Chhatrapati Shivaji Maharaj
Life Events | Administration | Facts | Death
Chhatrapati Shivaji Maharaj (Shivaji Shahaji Bhosale) was the founder of strong Maratha empire. In the west part of India in 17th Century. Chhatrapati Shivaji Maharaj was well known for his forts and Naval Force. Shivaji is considered to be one of the greatest warrior of his time and even today. It eventually became the genious of the Maratha Empire.
Birth and Early Life
Chhatrapati Shivaji Maharaj (Shivaji Shahaji Bhosale) was born in the fort of Shivneri,near from city Junner (Pune District), in the year 1630 (19th February’ 1630). His motherJijabai Bhosale named him Shivaji in the honor of goddess Shivai Devi.
Chhatrapati Shivaji was devoted to his mother Jijabai Bhosale, who was extremereligious. These kind of environment had put deep impact on Shivaji maharaj. Holyhistory books of hindu Ramayan and Mahabharat read by Shivaji very carefully.
Shivaji Maharaj was married to Saibai Nimbalkar in 1640.
Important events in Shivaji’s Life
Conquest of Torana
It was the first fort captures by Shivaji Maharaj as Chieftain of Marathas which led the foundation of his ruling attributes of valour and determination at the age of 16. This conquest drives him to capture another like Raigarh and Pratapgarh. Due these conquests, the Sultan of Bijapur was get panic and he put Shahji, Shivaji’s father in prison.
In the year 1659, Shivaji Maharaj again tried to attack Bijapur then the Sultan of Bijapur sent his general, Afzal Khan, to capture Shivaji. But Shivaji was manage to escape and killed him with a deadly weapon called Baghnakh or tiger’s claw. Finally, in 1662, the Sultan of Bijapur made peace treaty with Shivaji and made him as an independent ruler of his conquered territories.
Conquest of Kondana fort
It was under the control of Nilkanth Rao. It was fought between Tanaji Malusare, a commander of Maratha ruler Shivaji Maharaj and Udaybhan Rathod, fortkeeper under Jai Singh I.
Coronation of Shivaji
In year1674, Shivaji declared himself as independent ruler of Maratha Kingdom and crowned as Chhatrapati at Raigarh. His coronation symbolise the rise of people who challenges the legacy of Mughal’s. After the coronation, he gets the title of ‘Haidava Dharmodharka’ of newly formed state of Hindavi Swarajya. This coronation gives legitimate right to collect land revenue and levy tax on the people.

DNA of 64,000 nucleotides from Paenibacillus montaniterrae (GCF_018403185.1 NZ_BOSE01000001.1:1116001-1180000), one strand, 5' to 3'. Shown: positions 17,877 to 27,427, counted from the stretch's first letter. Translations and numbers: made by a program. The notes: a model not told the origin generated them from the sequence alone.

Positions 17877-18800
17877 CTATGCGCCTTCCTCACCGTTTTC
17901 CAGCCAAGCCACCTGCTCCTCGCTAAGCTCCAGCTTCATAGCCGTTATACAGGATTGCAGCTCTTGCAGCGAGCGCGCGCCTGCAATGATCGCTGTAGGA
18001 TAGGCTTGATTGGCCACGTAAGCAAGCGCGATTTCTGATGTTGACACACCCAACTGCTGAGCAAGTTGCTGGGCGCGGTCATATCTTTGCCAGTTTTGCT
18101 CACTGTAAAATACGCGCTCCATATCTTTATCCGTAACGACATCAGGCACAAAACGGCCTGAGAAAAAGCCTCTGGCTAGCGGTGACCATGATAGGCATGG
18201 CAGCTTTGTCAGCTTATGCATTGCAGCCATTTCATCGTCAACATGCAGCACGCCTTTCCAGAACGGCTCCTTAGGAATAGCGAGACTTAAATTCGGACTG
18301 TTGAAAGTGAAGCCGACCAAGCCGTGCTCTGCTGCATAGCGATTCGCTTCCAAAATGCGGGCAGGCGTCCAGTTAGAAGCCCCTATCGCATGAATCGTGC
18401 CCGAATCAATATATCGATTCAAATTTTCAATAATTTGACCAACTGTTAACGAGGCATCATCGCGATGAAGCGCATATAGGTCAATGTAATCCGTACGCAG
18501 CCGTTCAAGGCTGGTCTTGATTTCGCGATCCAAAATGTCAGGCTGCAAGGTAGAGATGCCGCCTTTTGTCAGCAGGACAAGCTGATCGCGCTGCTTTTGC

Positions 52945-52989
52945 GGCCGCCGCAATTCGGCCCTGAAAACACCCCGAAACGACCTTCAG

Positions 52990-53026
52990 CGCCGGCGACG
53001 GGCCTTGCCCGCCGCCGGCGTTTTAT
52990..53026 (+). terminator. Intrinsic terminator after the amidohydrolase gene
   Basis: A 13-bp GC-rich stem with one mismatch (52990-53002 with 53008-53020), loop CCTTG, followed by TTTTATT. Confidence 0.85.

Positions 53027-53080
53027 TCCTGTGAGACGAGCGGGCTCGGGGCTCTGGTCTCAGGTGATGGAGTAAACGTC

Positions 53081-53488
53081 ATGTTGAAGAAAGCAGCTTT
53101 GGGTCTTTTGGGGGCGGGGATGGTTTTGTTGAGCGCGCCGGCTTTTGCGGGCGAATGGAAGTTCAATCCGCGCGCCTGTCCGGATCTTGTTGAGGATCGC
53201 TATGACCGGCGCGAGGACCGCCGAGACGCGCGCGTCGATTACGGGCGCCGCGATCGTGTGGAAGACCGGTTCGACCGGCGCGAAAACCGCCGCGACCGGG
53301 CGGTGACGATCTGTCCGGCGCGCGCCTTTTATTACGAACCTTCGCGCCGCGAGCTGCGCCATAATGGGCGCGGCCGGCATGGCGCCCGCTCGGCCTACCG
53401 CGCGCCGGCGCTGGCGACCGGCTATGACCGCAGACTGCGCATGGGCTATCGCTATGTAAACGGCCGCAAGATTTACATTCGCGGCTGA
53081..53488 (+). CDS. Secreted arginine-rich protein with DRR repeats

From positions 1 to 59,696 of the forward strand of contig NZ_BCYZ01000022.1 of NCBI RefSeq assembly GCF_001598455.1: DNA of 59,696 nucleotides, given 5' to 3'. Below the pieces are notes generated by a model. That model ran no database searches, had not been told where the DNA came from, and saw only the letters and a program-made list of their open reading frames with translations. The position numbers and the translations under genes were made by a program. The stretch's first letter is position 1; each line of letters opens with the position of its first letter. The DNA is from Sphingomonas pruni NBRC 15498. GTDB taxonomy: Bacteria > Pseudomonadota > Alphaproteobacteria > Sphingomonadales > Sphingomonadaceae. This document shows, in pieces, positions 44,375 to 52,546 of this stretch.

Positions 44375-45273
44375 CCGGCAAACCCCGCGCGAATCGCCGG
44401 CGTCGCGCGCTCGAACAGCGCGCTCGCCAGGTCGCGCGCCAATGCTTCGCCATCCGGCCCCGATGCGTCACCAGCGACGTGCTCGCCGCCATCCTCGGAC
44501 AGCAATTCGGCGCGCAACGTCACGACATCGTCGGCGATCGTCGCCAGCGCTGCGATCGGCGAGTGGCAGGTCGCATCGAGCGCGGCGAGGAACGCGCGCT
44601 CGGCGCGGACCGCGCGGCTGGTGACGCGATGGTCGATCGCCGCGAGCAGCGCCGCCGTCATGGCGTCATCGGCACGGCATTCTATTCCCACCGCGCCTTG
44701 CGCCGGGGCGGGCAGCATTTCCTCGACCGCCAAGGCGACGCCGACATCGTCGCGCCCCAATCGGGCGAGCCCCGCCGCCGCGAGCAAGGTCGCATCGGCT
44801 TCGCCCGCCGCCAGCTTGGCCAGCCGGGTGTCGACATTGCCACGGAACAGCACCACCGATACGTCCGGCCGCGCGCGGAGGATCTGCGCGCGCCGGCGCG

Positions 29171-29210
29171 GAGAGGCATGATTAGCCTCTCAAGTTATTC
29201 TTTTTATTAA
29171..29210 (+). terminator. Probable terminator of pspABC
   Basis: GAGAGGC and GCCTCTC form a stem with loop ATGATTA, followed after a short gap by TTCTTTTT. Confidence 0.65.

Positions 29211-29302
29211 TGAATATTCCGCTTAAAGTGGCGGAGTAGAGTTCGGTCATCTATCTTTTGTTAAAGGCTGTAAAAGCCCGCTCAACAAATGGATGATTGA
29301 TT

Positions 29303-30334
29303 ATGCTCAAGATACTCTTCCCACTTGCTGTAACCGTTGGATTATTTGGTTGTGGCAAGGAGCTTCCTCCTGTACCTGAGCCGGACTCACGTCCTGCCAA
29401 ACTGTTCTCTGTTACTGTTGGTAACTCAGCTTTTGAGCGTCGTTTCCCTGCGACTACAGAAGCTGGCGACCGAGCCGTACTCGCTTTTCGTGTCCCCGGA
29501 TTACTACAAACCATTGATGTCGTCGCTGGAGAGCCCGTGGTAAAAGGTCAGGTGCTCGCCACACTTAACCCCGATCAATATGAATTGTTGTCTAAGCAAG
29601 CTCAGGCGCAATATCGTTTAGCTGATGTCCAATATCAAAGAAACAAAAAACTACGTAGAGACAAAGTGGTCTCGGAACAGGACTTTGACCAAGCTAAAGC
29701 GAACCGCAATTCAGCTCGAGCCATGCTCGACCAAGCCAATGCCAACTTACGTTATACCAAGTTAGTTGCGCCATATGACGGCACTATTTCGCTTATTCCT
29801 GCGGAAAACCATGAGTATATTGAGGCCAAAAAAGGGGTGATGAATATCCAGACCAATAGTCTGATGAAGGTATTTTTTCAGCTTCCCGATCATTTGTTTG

Shivaji’s administration was largely influence by Deccan administrative practices. He appointed eight ministers who were called ‘Astapradhan’ who assists him in administrative helm of affairs.
- Peshwa were the most important ministers who looked after the finance and general administration.
- Senapati were one of the leading Marathas which was basically post of honour.
- The Majumdar was accountant.
- The Wakenavis is one who looks after the intelligence, post and household affairs.
- The Surnavis or chitnis assist the king with his correspondence.
- The Dabir was the master of ceremonies and helps the king in his dealing with foreign affairs.
- The Nayayadish and Punditrao were in charge of justice and charitable grants.
- Chhatrapati Shivaji Maharaj levies tax on the land which was one-fourth of the land revenue i.e. Chauth or Chauthai.
- Chhatrapati Shivaji Maharaj was not only proved to be an able general, a skilful tactician and shrewd diplomat, he also laid the foundation of a strong state by curbing the power of the deshmukhi.
Hence, the rise of Marathas was due to economic, social, political and institutional factors. To that extent, Shivaji was a popular king who represented the assertion of popular will in the area against Mughal encroachment. Although, Marathas were ancient tribes but 17th century give them space to declare themselves as ruler.
Shivaji started his conquests
Chhatrapati Shivaji began his early career of conquests at the age of nineteen by capturing the fort of Torna, about twenty miles from Puna. After this Shivaji Maharaj conquered other forts like Chakan, Singhagarh and Purandar, situated within the territories of the Sultanate of Bijapur. In order to put pressure on Shivaji the Sultan of Bijapur imprisoned Shahaji Raje Bhosale, Shivaji’s father. After that Shivaji kept quiet for a few years. Shahaji Raje Bhosale was released by the Sultan. But Shivaji again started his activities of conquest. By 1655 Shivaji had occupied the northern part of Konkon and the fort of Javali.
These acquisitions provoked the Sultan of Bijapur who sent against Shivaji in 1659 a large army under a senior general named Afzal Khan, with instructions to bring Shivaji to the court dead or alive. In a clash between Afzal Khan and Shivaji, Afzal Khan was killed by Shivaji.
The army of Shivaji defeated the Bijapuri Sultanate in the Battle of Pratapgarh (November 10, 1659). Huge quantity of weapons and war-materials were collected, which further strengthened the Maratha army. This success gained him much reputation among the Marathas. He became a Hero.
The Sultan of Bijapur again sent a large army, under the leadership of Rustam Zaman, which also failed to curb the power of Shivaji. The battle took place on December 28, 1659. The Maratha army of Shivaji defeated the Bijapuri army in the Battle of Kolhapur. A large number of horses, elephants and warfare materials were gained by the Marathas.